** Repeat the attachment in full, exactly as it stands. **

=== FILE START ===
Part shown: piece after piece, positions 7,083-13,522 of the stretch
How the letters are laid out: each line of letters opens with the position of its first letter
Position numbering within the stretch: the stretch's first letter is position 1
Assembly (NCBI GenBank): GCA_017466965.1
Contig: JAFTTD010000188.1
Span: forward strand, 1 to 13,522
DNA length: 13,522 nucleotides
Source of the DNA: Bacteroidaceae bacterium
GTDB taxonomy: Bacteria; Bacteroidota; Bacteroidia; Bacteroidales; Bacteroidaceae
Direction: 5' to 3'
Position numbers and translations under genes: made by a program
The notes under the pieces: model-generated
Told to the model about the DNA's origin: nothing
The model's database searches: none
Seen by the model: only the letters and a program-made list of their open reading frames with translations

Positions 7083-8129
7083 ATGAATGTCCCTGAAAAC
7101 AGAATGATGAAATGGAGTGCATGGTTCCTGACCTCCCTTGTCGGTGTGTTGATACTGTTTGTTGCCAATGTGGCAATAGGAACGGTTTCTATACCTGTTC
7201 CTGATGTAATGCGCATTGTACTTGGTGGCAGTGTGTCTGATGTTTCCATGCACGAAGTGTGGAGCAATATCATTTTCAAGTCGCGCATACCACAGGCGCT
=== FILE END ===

Part shown: piece after piece, positions 7,083-13,522 of the stretch
How the letters are laid out: each line of letters opens with the position of its first letter
Position numbering within the stretch: the stretch's first letter is position 1
Assembly (NCBI GenBank): GCA_017466965.1
Contig: JAFTTD010000188.1
Span: forward strand, 1 to 13,522
DNA length: 13,522 nucleotides
Source of the DNA: Bacteroidaceae bacterium
GTDB taxonomy: Bacteria; Bacteroidota; Bacteroidia; Bacteroidales; Bacteroidaceae
Direction: 5' to 3'
Position numbers and translations under genes: made by a program
The notes under the pieces: model-generated
Told to the model about the DNA's origin: nothing
The model's database searches: none
Seen by the model: only the letters and a program-made list of their open reading frames with translations

Positions 7083-8129
7083 ATGAATGTCCCTGAAAAC
7101 AGAATGATGAAATGGAGTGCATGGTTCCTGACCTCCCTTGTCGGTGTGTTGATACTGTTTGTTGCCAATGTGGCAATAGGAACGGTTTCTATACCTGTTC
7201 CTGATGTAATGCGCATTGTACTTGGTGGCAGTGTGTCTGATGTTTCCATGCACGAAGTGTGGAGCAATATCATTTTCAAGTCGCGCATACCACAGGCGCT